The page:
If you could save the lives of five people by pushing another bystander in front of a train to his death, would you do it? And should it make any difference if that choice is presented in a language you speak, but isn’t your native tongue? (more…)
Tag Archives: decision-making
UA study finds that objects in our visual environment needn’t be seen in order to impact decision making.
Take a look around, and what do you see? Much more than you think you do, thanks to your finely tuned mind’s eye, which processes images without your even knowing. (more…)
ANN ARBOR — Sooner or later, everyone faces decisions about whether or not to have surgery, take a new medication or have a cancer-screening test.
A new University of Michigan study published in Health Expectations explores the costs and benefits patients say are important in making these kinds of medical decisions, and how those costs and benefits explain what they actually decide to do. (more…)
University of Utah researchers identify new technique for identifying cancerous moles
Have you ever had a strange mole on your body and wondered if it was skin cancer? The best move is to schedule an appointment with a dermatologist, but many wait without realizing they could be dealing with melanoma.
Researchers at two universities – the University of Utah and Texas Tech University – have recently identified a new technique for handling this problem: Ask a crowd. (more…)
In a significant advance for brain-machine interfaces, engineers at Brown University have developed a novel wireless, broadband, rechargeable, fully implantable brain sensor that has performed well in animal models for more than a year. They describe the result in the Journal of Neural Engineering and at a conference this week.
PROVIDENCE, R.I. [Brown University] — A team of neuroengineers based at Brown University has developed a fully implantable and rechargeable wireless brain sensor capable of relaying real-time broadband signals from up to 100 neurons in freely moving subjects. Several copies of the novel low-power device, described in the Journal of Neural Engineering, have been performing well in animal models for more than year, a first in the brain-computer interface field. Brain-computer interfaces could help people with severe paralysis control devices with their thoughts. (more…)
For over 20 years, Microsoft Research’s labs around the world have focused on research across a broad spectrum of topics in computer science. From the start, the organization has invested heavily in pioneering breakthroughs in machine intelligence, including efforts in machine learning and big data. In this interview, Distinguished Scientist Eric Horvitz talks about advances he sees on the horizon, the influence they will have on your daily life, and how insights from big data and developing more intelligent software and services will change the world.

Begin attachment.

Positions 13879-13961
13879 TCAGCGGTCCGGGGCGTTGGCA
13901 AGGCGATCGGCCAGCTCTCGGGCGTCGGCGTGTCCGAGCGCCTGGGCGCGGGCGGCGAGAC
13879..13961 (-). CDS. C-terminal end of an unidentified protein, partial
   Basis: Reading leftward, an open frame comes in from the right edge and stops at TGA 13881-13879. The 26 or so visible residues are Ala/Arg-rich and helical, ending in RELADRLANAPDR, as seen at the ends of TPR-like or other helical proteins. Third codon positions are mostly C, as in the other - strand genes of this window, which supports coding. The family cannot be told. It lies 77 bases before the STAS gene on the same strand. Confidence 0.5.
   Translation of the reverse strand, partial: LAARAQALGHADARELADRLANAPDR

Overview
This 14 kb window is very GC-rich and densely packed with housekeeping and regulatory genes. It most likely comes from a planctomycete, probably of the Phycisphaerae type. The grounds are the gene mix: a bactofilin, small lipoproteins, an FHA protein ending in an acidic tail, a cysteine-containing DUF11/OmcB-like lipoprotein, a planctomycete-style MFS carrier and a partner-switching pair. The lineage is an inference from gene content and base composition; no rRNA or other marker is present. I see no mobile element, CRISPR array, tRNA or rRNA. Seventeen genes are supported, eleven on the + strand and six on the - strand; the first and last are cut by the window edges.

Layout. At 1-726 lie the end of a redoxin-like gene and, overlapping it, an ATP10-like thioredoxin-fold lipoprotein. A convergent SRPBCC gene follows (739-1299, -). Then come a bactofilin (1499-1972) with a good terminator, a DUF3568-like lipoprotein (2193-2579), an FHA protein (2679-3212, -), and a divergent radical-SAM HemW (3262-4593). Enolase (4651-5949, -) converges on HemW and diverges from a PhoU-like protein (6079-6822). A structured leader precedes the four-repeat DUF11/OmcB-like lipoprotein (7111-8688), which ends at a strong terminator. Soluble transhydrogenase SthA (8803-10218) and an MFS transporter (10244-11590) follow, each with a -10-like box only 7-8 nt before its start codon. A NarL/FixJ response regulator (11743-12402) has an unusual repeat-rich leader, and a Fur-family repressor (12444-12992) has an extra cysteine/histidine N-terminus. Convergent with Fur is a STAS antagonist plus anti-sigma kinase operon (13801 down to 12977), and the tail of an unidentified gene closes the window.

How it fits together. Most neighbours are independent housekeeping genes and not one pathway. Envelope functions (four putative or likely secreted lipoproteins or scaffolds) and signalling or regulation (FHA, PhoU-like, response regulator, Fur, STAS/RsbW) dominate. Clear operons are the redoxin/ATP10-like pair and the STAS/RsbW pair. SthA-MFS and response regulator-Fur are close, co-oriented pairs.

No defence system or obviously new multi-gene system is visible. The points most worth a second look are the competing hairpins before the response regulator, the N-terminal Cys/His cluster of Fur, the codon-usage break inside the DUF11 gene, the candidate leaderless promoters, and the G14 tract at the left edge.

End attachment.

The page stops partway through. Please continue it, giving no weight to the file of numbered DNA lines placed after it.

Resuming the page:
REDMOND, Wash. – Feb. 15, 2013 – At Microsoft Research labs around the world, some very deep thinkers are contemplating big data.
This includes Eric Horvitz, distinguished scientist at Microsoft and co-director of Microsoft Research’s Redmond lab, who was recently elected to the National Academy of Engineering for his work in “computational mechanisms for decision making under uncertainty and with bounded resources.” (more…)
Former U.S. Secretary of State Madeleine Albright told an audience at the University of Chicago that her worldview was shaped early in life, when she witnessed the impact the United States had during and immediately following World War II.
Albright explained how terrible things happened to her native Czechoslovakia, when Britain and France signed the Munich Agreement in 1938, allowing Nazi Germany to annex parts of Czechoslovakia without its consent. Only when the United States entered World War II did Czechoslovakia’s plight improve. However, after the war, when the United States and its allies allowed the Soviet Union to liberate Central and Eastern Europe, it led to 50 years of communism. (more…)
In the fight against emerging public health threats, early diagnosis of infectious diseases is crucial. And in poor and remote areas of the globe where conventional medical tools like microscopes and cytometers are unavailable, rapid diagnostic tests, or RDTs, are helping to make disease screening quicker and simpler.
RDTs are generally small strips on which blood or fluid samples are placed. Specific changes in the color of the strip, which usually occur within minutes, indicate the presence of infection. Different tests can be used to detect various diseases, including HIV, malaria, tuberculosis and syphilis. (more…)